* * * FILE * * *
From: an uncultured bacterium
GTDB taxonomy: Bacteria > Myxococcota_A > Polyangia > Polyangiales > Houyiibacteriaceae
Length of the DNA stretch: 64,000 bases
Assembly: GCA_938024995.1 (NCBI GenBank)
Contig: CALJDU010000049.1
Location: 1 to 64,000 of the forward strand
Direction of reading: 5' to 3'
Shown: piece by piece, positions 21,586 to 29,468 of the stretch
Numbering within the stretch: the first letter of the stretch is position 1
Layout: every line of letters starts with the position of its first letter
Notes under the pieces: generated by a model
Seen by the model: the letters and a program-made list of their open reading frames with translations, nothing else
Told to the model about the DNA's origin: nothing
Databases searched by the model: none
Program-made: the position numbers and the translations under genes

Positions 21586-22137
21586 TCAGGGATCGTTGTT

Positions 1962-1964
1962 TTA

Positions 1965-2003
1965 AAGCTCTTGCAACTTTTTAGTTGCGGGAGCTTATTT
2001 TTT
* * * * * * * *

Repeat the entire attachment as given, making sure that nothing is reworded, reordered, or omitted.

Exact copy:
From: an uncultured bacterium
GTDB taxonomy: Bacteria > Myxococcota_A > Polyangia > Polyangiales > Houyiibacteriaceae
Length of the DNA stretch: 64,000 bases
Assembly: GCA_938024995.1 (NCBI GenBank)
Contig: CALJDU010000049.1
Location: 1 to 64,000 of the forward strand
Direction of reading: 5' to 3'
Shown: piece by piece, positions 21,586 to 29,468 of the stretch
Numbering within the stretch: the first letter of the stretch is position 1
Layout: every line of letters starts with the position of its first letter
Notes under the pieces: generated by a model
Seen by the model: the letters and a program-made list of their open reading frames with translations, nothing else
Told to the model about the DNA's origin: nothing
Databases searched by the model: none
Program-made: the position numbers and the translations under genes

Positions 21586-22137
21586 TCAGGGATCGTTGTT

Positions 1962-1964
1962 TTA

Positions 1965-2003
1965 AAGCTCTTGCAACTTTTTAGTTGCGGGAGCTTATTT
2001 TTT